I read in a magazine recently that one of the largest problems is that the main character has absolutely no emotions and is hardly a well-rounded character. The supporting characters in this situation might even be the most 3D characters ever written but the main characters are just blah. Who is going to care about blah main characters?
I ran into this problem recently. In my new book, working title mindskill, I am using quite a few characters from different areas of the world, some who may not even know each other. (The last time I wrote a book with a multi-character POV, Richard, Hope and Senior all lived in the same place and worked together and all that, with only people not knowing Ka’yam until the end, so this is something new for me. Shad only had Shad’s POV except for one little section.) Of most of them, I understand their motivations and personality very well, or can at least relate to them. For lack of better terms, (and I suspect some other writers can understand this) the characters are talking rather easily for me.
That all stops with Vanessa. For the reason that I don’t want to have to come back someday and clean this up, Vanessa is a very important character, especially as the story ends. Some of her story will be very cool and rather important. I just don’t understand her though. When I think about what she would feel, I just see this giant void of emotions.
I’ve tried putting myself into her situation. She’s been rather independent now, but loved her father. Her father’s dead though and she just had the first real experience with him not being alive (since she’s been away at school thus far.) So when she was at home, it was like when I’m in a totally quite house and just waiting for someone to come in, although I know that they’re still far away.
Suddenly, she kills someone for the first time, a total accident, and she freaks and runs. After a few days of living in the streets (which I so wish I remembered more of what I learned on Urban Ex), she runs into a man who tells her that he’s running this whole private business to stop criminals. He says that she can come and work for him, so she does. (She doesn’t have a lot of options and she is trained to defend herself. She was going to be a cop.)
But it turns out that he isn’t exactly what he said he was and she doesn’t really have schizophrenia like she thought she did. In reality, the problem that she’s been calling schizophrenia is really something called seposomen (it’s basically my own version of telepathy, but I don’t like that so I called it something else.). She’s had it since she was sixteen and no one has told her. Why not? Did her father know? (Well, I know he knew because I (and the reader) would know that her father was the lead researcher in seposomen, so he had to know, but she wouldn’t know that.)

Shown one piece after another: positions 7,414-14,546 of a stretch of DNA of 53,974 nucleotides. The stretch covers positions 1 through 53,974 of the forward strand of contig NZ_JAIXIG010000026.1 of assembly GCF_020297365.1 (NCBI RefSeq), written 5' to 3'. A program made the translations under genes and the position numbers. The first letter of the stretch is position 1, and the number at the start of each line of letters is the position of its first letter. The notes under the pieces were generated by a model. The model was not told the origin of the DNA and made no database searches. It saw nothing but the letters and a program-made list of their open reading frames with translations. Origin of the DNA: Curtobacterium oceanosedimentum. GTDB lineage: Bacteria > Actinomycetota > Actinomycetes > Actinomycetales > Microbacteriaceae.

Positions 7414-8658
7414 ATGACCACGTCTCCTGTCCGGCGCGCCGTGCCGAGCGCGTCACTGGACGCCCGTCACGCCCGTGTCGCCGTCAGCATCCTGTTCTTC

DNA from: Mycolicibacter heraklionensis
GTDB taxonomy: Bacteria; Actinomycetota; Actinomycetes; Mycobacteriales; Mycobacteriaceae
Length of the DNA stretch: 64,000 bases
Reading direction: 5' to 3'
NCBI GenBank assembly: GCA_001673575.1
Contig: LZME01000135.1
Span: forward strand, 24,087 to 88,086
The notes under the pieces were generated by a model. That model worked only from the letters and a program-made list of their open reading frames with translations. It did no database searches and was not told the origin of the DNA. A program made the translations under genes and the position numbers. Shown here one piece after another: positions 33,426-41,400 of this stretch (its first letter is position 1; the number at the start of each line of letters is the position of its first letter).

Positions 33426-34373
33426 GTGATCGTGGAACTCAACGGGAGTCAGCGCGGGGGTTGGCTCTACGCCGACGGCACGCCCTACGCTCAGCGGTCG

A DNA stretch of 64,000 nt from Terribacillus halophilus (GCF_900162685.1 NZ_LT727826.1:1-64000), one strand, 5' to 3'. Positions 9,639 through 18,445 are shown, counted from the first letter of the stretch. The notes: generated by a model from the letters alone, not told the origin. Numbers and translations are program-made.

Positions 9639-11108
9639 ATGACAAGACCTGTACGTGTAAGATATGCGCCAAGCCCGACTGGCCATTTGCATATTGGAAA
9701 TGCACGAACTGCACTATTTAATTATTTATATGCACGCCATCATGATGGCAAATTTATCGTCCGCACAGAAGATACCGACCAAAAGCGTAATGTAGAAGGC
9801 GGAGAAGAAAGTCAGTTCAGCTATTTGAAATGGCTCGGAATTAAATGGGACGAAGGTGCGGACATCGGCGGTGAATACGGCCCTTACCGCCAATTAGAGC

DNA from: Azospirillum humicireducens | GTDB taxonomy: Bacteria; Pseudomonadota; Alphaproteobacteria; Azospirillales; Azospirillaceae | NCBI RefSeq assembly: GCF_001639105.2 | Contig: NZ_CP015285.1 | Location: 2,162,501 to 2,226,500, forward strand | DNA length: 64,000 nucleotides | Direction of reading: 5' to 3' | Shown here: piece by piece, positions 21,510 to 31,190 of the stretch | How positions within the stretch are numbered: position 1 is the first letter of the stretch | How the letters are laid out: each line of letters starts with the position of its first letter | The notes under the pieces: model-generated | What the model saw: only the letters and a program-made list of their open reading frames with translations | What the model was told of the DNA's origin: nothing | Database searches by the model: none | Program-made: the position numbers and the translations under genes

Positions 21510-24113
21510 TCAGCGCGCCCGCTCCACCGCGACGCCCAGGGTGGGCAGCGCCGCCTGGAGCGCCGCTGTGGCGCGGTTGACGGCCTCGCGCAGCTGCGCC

My first thought is if she critically evaluated this, she might realize that her father did know it and… and it just dawned on me that she might try to contact some of her father’s associates. (That might give her enough to be tense enough that it sets things up for the ending, since she can’t get ahold of anyone. )
But how do I show this without telling it? She knows almost no one there except Karl, so it’s not like she can talk through these emotions. And Karl, although I’m trying to elude that he might be romantically interested in her (he’s not, but that’s okay), she doesn’t trust him enough to spill everything out like that.
On top of all this, I also realized that Karl doesn’t have funding and I don’t know if I want to have two rich kids involved in this, although it might work. And… I’m still trying to figure out another character’s plot. Maybe writing this will be harder than I thought. I probably should just stick to stand-alone books after this. :) (Who knows? Maybe this will end up being a stand alone book anyway, just because of it’s shortness. I am at 22,000 words though and I’m hardly towards the midway point.)